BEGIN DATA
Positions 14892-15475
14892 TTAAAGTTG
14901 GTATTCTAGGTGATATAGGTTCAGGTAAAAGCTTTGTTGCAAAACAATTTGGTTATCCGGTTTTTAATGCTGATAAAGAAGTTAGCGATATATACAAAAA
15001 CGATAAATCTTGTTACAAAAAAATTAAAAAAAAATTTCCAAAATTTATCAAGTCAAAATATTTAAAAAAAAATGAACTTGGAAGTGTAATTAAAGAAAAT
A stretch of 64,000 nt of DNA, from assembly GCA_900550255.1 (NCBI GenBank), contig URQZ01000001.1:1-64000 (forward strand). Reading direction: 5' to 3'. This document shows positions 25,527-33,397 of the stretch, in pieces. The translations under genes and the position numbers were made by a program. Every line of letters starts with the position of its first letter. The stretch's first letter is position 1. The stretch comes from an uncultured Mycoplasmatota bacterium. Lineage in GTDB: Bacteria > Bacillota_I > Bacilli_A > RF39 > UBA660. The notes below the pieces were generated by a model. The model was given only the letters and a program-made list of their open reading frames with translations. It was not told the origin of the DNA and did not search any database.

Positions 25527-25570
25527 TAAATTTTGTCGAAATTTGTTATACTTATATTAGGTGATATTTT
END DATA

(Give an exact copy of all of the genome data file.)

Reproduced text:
Positions 14892-15475
14892 TTAAAGTTG
14901 GTATTCTAGGTGATATAGGTTCAGGTAAAAGCTTTGTTGCAAAACAATTTGGTTATCCGGTTTTTAATGCTGATAAAGAAGTTAGCGATATATACAAAAA
15001 CGATAAATCTTGTTACAAAAAAATTAAAAAAAAATTTCCAAAATTTATCAAGTCAAAATATTTAAAAAAAAATGAACTTGGAAGTGTAATTAAAGAAAAT
A stretch of 64,000 nt of DNA, from assembly GCA_900550255.1 (NCBI GenBank), contig URQZ01000001.1:1-64000 (forward strand). Reading direction: 5' to 3'. This document shows positions 25,527-33,397 of the stretch, in pieces. The translations under genes and the position numbers were made by a program. Every line of letters starts with the position of its first letter. The stretch's first letter is position 1. The stretch comes from an uncultured Mycoplasmatota bacterium. Lineage in GTDB: Bacteria > Bacillota_I > Bacilli_A > RF39 > UBA660. The notes below the pieces were generated by a model. The model was given only the letters and a program-made list of their open reading frames with translations. It was not told the origin of the DNA and did not search any database.

Positions 25527-25570
25527 TAAATTTTGTCGAAATTTGTTATACTTATATTAGGTGATATTTT